(b) In meeting the needs of the underserved population, describe 
the domestic violence training that will be provided to the individuals 
who will do the outreach and intervention to these populations. 
Describe the specific service environment, e.g., new shelters; services 
for the battered, elderly, women of color, etc.
    (c) Describe the public information component of the State's 
outreach program; the elements of your program that are used to explain 
domestic violence, the most effective and safe ways to seek help; tools 
to identify available resources, etc.
    (3) Provide a complete description of the process and procedures 
used to involve State domestic violence coalitions, knowledgeable 
individuals, and interested organizations, and assure an equitable 
distribution of grants and grant funds within the State, including an 
equitable distribution between urban and rural areas, as required by 
sections 303(a)(2)(C) and 311(a)(5).
    (4) Provide a complete description of the process and procedures to 
be implemented that allow for the participation of the State domestic 
violence coalition in planning and

[[Page 74306]]

monitoring the distribution of grant funds and determining whether a 
grantee is in compliance with section 303(a)(2) as required by sections 
303(a)(3) and 311(a)(5).
    (5) Provide documentation that procedures have been developed, and 
implemented including copies of the policies and procedure, to assure 
confidentiality of records pertaining to any individual who has been 
provided family violence prevention or treatment services by any 
program assisted under FVPSA (section 303(a)(2)(E)).
    (6) Include a description of how the State plans to use the grant 
funds; a description of the target population; the number of shelters 
to be funded; the services the State will provide; and the expected 
results from the use of the grant funds (section 303(a)(2)).
    (7) Provide a copy of the law or procedures that the State has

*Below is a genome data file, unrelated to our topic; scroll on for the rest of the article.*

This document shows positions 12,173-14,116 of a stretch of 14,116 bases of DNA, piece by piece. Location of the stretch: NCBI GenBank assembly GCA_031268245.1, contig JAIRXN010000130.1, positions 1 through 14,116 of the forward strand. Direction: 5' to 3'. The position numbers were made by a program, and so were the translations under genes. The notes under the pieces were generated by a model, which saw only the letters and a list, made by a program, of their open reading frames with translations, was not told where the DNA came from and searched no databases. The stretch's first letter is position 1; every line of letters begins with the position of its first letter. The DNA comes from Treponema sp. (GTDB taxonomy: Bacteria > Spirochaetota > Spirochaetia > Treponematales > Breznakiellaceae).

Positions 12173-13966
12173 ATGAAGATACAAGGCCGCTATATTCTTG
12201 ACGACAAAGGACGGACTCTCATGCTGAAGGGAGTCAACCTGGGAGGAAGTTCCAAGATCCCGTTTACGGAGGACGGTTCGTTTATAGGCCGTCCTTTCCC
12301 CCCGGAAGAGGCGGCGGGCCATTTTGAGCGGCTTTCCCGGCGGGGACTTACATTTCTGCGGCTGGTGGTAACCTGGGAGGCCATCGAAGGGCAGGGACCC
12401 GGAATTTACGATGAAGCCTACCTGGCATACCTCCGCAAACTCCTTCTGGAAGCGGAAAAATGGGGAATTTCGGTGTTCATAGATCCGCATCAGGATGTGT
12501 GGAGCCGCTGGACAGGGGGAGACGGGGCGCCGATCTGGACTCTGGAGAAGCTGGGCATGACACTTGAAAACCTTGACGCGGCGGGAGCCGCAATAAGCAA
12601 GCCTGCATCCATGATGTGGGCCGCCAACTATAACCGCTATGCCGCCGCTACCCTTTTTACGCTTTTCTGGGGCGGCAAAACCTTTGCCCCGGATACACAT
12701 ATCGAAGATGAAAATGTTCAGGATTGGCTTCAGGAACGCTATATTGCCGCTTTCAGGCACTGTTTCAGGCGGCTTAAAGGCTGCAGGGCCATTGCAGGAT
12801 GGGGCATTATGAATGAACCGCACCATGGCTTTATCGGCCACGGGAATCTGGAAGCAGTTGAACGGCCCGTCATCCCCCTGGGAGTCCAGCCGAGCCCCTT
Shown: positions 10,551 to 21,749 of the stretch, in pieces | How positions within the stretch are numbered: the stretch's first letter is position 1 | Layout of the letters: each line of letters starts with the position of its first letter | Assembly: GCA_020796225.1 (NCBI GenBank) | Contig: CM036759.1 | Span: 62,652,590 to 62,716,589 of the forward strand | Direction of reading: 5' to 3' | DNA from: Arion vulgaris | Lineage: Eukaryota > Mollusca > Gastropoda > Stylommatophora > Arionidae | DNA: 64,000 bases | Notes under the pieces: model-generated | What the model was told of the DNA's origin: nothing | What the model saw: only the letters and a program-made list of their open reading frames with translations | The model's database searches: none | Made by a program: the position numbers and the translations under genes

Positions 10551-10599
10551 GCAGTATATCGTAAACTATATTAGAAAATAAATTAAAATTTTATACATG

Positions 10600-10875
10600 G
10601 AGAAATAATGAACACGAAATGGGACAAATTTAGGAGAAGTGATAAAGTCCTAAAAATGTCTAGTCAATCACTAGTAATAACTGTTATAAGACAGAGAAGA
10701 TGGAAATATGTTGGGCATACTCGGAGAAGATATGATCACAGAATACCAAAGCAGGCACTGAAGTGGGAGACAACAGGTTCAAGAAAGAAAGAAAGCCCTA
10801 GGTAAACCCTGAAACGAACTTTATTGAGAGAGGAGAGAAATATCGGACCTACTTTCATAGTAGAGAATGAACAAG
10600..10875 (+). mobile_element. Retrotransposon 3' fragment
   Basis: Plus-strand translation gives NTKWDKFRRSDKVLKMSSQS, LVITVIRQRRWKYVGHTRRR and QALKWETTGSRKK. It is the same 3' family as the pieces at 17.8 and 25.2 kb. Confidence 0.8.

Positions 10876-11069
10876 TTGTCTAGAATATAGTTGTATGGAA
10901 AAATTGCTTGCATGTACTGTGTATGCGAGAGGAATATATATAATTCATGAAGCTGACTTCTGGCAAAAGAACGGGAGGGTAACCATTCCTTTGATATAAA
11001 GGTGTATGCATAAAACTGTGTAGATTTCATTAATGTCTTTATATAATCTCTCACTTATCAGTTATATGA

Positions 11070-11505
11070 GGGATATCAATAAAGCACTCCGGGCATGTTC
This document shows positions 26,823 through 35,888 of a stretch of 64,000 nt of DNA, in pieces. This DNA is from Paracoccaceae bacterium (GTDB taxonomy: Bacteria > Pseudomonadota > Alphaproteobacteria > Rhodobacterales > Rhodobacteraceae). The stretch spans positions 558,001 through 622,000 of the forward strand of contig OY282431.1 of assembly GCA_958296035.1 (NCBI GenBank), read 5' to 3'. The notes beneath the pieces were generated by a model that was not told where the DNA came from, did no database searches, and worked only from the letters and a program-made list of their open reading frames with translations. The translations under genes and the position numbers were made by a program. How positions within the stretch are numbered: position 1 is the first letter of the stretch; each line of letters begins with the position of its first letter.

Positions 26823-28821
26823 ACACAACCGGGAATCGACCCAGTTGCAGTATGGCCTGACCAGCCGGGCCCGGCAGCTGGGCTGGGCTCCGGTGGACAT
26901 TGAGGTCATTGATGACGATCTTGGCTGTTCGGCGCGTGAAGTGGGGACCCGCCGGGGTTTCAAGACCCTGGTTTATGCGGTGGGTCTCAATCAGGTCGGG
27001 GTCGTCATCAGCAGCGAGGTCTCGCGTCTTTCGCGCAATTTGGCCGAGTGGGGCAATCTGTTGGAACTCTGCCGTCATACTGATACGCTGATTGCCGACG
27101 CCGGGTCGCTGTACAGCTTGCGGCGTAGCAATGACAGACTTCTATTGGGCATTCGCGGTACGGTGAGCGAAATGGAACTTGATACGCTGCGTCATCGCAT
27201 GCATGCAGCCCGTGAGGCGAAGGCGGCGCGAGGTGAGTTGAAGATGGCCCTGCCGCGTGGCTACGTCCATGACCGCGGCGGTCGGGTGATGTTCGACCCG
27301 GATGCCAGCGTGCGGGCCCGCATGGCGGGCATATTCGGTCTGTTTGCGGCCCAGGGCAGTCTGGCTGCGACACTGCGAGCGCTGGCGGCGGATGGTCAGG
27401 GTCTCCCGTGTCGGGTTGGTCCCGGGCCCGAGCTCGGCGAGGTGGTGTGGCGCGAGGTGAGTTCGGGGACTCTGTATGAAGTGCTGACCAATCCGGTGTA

implemented for the eviction of an abusive spouse from a shared 
household (section 303 (a)(2)(F)).

Assurances

    Each application must provide the following assurances that:
    (1) Grant funds under FVPSA will be distributed to local public 
agencies and non-profit private organizations (including religious and 
charitable organizations and voluntary associations) for programs and 
projects within the State to prevent incidents of family violence and 
to provide immediate shelter and related assistance for victims of 
family violence and their dependents in order to prevent future violent 
incidents (section 303(a)(2)(A)).
    (2) Not less than 70 percent of the funds distributed shall be used 
for immediate shelter and related assistance, as defined in section 
320(5)(A), to the victims of family violence and their dependents and 
not less than 25 percent of the funds distributed shall be used to 
provide related assistance (section 303(g)).
    (3) Not more than five percent of the funds will be used for State 
administrative costs (section 303(a)(2)(B)(i)).
    (4) In distributing the funds, the States will give special 
emphasis to the support of community-based projects of demonstrated 
effectiveness carried out by non-profit, private organizations, 
particularly for those projects where the primary purpose is to operate 
shelters for victims of family violence and their dependents and those 
which provide counseling, advocacy, and self-help services to victims 
and their children (section 303(a)(2)(B)(ii)).
    (5) Grants funded by the States will meet the matching requirements 
in section 303(f), i.e., not less than 20 percent of the total funds 
provided for a project under Chapter 110 of Title 42 of the U.S.C. with 
respect to an existing program, and with respect to an entity intending 
to operate a new program under this Title, not less than 35 percent. 
The local share will be cash or in-kind; and the local share will not 
include any Federal funds provided under any authority other than this 
chapter (section 303(f)).
    (6) Grant funds made available under this program by the State will 
not be used as direct payment to any victim or dependent of a victim of 
family violence (section 303(d)).
    (7) No income eligibility standard will be imposed on individuals 
receiving assistance or services supported with funds appropriated to 
carry out FVPSA (section 303(e)).
    (8) The address or location of any shelter-facility assisted under 
FVPSA will not be made public, except with the written authorization of 
the person or persons responsible for the operation of such shelter 
(section 303(a)(2)(E)).
    (9) All grants, programs or other activities funded by the State in 
whole or in part with funds made available under FVPSA will prohibit